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Double-digit premium increases predate PPACA

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The latest salvo in the growing debate over Obamacare’s impact on premiums has been launched — this time by no less an authority than one of the architects of both the president’s and Mitt Romney’s health care reform plans.

In a new brief published by The Commonwealth Fund, MIT economics professor Jonathan Gruber took a closer look at premium increases before the Patient Protection and Affordable Care Act was enacted. Crunching numbers from the National Opinion Research Center, Gruber shows years of double-digit premium increases before health care reform was even a bill, let alone the law of the land.

On average, premiums increased by 9.9 percent in 2008, 10.8 percent in 2009, and 11.7 percent in 2010, the study shows.

The study examined premiums for people buying coverage on their own, not as part of employer-sponsored coverage.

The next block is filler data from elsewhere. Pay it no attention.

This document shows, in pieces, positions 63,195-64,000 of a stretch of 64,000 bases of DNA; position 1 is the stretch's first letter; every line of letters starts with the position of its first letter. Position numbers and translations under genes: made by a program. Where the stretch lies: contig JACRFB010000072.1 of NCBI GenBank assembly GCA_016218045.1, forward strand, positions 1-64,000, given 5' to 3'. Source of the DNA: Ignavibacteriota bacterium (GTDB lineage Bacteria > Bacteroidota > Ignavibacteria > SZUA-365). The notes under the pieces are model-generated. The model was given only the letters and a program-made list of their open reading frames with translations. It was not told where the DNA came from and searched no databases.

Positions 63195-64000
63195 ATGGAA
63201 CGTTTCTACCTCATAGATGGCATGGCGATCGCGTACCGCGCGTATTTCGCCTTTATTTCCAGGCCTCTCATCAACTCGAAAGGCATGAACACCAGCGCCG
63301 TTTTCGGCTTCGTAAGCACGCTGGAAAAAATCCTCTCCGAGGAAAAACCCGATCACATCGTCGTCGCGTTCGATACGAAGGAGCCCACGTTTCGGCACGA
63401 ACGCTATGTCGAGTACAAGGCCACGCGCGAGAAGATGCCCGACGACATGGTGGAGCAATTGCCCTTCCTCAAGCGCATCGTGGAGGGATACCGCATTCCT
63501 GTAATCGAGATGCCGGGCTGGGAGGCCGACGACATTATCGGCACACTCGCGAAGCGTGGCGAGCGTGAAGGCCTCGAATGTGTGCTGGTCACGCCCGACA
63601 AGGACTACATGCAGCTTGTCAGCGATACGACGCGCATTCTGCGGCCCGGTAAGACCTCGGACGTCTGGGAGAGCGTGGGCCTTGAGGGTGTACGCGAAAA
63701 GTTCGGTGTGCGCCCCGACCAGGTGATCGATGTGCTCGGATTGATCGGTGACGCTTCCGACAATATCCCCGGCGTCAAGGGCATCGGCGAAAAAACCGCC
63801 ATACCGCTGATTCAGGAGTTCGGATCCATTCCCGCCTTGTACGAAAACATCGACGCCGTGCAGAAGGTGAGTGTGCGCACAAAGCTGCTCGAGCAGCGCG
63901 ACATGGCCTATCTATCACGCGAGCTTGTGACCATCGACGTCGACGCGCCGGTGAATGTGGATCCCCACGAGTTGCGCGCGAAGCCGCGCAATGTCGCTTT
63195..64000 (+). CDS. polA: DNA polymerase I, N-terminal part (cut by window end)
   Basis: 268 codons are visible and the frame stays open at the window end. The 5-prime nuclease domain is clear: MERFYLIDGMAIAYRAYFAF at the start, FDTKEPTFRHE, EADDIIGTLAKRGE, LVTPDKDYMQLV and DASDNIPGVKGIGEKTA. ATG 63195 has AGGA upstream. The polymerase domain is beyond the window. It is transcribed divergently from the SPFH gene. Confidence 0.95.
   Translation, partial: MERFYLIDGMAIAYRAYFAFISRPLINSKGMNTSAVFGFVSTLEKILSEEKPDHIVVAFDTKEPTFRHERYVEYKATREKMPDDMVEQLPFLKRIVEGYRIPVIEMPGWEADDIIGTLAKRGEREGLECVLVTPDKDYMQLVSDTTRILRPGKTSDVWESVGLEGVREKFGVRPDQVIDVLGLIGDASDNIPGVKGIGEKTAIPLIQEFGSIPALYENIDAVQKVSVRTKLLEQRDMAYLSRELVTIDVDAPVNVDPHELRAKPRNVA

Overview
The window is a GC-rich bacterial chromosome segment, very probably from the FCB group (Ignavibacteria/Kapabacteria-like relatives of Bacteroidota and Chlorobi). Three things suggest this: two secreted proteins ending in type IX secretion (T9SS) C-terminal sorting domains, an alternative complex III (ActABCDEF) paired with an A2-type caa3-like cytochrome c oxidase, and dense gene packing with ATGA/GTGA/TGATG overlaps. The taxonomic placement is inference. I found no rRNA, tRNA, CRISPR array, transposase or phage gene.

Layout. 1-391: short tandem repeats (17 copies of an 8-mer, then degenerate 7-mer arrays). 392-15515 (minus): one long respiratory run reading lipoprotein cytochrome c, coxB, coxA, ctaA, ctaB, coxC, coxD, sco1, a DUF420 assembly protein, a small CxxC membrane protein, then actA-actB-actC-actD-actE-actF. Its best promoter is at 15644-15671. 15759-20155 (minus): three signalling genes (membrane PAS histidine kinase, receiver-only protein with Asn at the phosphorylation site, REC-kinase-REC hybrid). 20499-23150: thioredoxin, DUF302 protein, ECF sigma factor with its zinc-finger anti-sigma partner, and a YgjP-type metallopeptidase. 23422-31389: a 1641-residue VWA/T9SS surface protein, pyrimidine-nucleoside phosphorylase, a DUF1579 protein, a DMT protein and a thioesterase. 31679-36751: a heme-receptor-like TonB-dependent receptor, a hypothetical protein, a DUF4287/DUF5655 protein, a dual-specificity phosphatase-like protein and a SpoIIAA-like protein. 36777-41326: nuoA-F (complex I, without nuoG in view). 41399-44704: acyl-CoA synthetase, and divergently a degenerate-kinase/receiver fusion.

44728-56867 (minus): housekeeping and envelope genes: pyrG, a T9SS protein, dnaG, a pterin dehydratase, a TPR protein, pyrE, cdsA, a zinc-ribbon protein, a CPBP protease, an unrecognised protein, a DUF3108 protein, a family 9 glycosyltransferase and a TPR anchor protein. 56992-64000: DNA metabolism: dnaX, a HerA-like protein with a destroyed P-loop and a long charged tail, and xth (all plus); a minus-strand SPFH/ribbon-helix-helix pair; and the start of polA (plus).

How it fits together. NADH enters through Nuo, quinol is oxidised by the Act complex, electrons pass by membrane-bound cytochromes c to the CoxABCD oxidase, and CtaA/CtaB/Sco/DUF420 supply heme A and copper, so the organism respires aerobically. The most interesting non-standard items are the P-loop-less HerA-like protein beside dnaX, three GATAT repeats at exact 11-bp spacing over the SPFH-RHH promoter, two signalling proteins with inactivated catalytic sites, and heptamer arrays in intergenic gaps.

Gruber’s analysis also points to a pair of other key findings.

The first is the wide variation of premium price points between states.

“There is enormous variation in rate increases across states. In 2008, state average rate increases ranged from 2.8 percent in Iowa to 14.7 percent in Wisconsin; in 2009, from 4.1 percent in New Jersey to 20.1 percent in Connecticut; in 2010, from 3 percent in Idaho to 21.8 percent in Nebraska,” Gruber writes, adding that no clear pattern emerges to explain the disparities.

Finally, the research also showed wild premium disparities among carriers even in the same state.

Gruber’s argument for the study was simply context, writing, “Before we can evaluate the impact of [PPACA] on health insurance premiums in the individual market, it is critical to understand the pricing trends of these premiums before the implementation of the law.”

Gruber acknowledged “limitations to these data” because it is based on just 22 states where information was available. Still, he said, it provides a snapshot of the market before PPACA to help track how the law is affecting the marketplace.

The report “reminds us that before the law many families buying coverage on their own saw their premiums skyrocket even when their plans didn’t adequately cover the care they needed,” said Commonwealth Fund President David Blumenthal.

Premium increases under the law has been a major point of contention.

Last month, analysis from Avalere Health predicted double-digit premium increases because of Obamacare. And previously, a survey of brokers by Morgan Stanley health care analysts concluded health premiums are rising so sharply that, in some states, increases are in the triple-digits. 


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